16. Garden Knife
Another set of invaluable tools to use in the garden are garden knives. These hand tools are also called soil knives or weeding knives.
You can use them for a number of chores, such as digging, cutting, and even harvesting vegetables and fruits.
17. Bib Overalls
These are protective trousers that people wear when working. These trousers also have a bib area that covers the stomach and chest.
The pockets, the protection, and the style. Do you need another reason to get yourself a pair?
If you don’t like bib overalls, an apron is a great solution to keep your gardening clothes clean. It’s also flexible, as it gives you more ability to carry around small planting tools.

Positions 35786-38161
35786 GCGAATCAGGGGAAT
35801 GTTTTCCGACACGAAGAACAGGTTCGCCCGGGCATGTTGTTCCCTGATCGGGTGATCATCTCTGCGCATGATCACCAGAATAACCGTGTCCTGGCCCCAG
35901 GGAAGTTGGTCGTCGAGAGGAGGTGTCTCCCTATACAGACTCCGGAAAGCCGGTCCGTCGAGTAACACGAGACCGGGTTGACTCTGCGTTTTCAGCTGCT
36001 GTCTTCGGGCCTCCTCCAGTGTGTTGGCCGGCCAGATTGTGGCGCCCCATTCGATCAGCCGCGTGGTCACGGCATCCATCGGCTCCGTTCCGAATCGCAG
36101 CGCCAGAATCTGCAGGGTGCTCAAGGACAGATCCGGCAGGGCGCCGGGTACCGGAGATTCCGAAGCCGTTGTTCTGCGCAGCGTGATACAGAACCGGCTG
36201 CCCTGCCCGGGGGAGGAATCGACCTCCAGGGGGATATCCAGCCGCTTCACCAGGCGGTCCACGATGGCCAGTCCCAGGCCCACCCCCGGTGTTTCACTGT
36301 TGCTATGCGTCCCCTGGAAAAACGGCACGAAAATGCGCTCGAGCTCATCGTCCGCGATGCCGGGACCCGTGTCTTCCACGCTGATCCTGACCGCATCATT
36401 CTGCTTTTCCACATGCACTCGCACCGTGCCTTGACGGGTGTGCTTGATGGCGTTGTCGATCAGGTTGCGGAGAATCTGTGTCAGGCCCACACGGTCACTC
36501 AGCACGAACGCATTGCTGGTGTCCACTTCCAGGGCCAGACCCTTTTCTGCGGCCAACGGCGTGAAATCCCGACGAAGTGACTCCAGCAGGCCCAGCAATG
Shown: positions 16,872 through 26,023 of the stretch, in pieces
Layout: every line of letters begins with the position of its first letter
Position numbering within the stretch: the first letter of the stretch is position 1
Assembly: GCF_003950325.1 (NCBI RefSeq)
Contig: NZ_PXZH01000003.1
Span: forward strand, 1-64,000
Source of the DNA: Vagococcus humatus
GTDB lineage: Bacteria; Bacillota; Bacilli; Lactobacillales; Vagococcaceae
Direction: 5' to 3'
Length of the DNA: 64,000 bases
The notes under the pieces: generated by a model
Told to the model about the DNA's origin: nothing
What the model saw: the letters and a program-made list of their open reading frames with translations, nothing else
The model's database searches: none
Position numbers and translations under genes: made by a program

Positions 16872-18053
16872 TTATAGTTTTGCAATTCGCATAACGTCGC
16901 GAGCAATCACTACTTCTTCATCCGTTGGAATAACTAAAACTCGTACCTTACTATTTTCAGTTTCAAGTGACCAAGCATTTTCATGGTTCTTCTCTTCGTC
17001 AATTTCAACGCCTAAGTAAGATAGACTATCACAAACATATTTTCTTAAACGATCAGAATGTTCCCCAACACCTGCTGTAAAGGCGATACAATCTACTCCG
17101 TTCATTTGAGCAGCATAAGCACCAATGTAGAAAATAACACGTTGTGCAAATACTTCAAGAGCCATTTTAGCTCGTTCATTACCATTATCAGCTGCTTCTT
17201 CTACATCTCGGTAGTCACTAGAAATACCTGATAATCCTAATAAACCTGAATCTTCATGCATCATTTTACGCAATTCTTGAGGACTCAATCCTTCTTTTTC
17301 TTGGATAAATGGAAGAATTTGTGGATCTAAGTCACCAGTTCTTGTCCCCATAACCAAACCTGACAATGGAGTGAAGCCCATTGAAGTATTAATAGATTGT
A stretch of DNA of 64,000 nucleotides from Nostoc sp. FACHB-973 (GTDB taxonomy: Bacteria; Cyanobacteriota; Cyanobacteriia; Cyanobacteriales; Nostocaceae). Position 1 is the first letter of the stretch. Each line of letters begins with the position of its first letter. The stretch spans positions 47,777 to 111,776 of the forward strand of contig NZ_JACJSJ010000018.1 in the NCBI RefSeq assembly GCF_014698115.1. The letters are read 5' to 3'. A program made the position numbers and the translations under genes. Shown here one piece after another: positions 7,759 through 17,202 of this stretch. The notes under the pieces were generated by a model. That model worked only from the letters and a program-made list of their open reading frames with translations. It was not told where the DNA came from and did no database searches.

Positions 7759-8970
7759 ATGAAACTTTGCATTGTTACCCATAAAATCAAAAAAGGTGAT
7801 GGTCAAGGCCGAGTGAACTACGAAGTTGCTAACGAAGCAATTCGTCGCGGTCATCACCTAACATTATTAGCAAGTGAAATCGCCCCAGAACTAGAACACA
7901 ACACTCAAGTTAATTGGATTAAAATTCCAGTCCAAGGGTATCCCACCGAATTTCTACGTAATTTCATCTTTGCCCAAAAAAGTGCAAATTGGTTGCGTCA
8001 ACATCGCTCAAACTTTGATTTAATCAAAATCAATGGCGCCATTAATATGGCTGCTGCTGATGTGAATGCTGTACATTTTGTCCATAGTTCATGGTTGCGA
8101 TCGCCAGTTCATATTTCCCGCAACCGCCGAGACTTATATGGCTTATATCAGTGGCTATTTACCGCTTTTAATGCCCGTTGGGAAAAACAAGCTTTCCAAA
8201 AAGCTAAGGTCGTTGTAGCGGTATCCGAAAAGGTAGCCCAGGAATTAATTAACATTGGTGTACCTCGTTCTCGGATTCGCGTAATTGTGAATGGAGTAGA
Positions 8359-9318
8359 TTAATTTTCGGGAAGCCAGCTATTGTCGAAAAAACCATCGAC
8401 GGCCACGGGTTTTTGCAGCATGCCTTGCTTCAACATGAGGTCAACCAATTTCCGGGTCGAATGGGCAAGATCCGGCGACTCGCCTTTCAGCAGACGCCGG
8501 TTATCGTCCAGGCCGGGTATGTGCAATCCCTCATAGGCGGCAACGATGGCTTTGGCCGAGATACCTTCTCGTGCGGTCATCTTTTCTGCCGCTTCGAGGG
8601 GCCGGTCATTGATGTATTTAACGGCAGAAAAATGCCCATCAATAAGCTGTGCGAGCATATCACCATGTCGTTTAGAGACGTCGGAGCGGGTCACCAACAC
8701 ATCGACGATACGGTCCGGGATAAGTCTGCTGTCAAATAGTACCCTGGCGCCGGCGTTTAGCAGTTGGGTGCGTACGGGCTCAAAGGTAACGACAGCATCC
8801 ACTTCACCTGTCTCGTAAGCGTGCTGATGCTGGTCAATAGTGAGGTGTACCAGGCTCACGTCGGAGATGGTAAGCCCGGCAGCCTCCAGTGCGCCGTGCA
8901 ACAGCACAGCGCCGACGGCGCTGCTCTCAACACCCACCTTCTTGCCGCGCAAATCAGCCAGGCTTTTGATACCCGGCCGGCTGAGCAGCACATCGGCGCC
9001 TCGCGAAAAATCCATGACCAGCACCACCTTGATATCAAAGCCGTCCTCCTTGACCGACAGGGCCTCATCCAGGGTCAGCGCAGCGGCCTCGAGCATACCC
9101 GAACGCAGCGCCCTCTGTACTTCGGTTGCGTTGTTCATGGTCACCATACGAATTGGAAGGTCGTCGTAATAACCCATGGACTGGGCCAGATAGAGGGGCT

While sprayers are widely utilized on commercial farms to apply pesticides, herbicides, and fertilizers to crops, you need them on organic farms too.
They come in various sizes, and you can use them for water projection, killing weeds, and protecting crops from pests and diseases.
20. Miscellaneous Items (Suspenders, Lights, etc.)
Miscellaneous farming materials such as outdoor lights, a cattle prod, a good pair of suspenders, or even sunglasses will help you greatly.
Spare no expense when stocking up on these miscellaneous items. Aside from having to store them when they are not in use, there is no downside to having quite a selection.
21. Riding and Driving Animals (Mules, Donkeys, etc.)
Though these are not tools or items, you may need animals to help around the field.
If you have the means and the room, a team of mules or donkeys can help carry heavy loads. A larger operation would, of course, get more use out of the beasts of burden.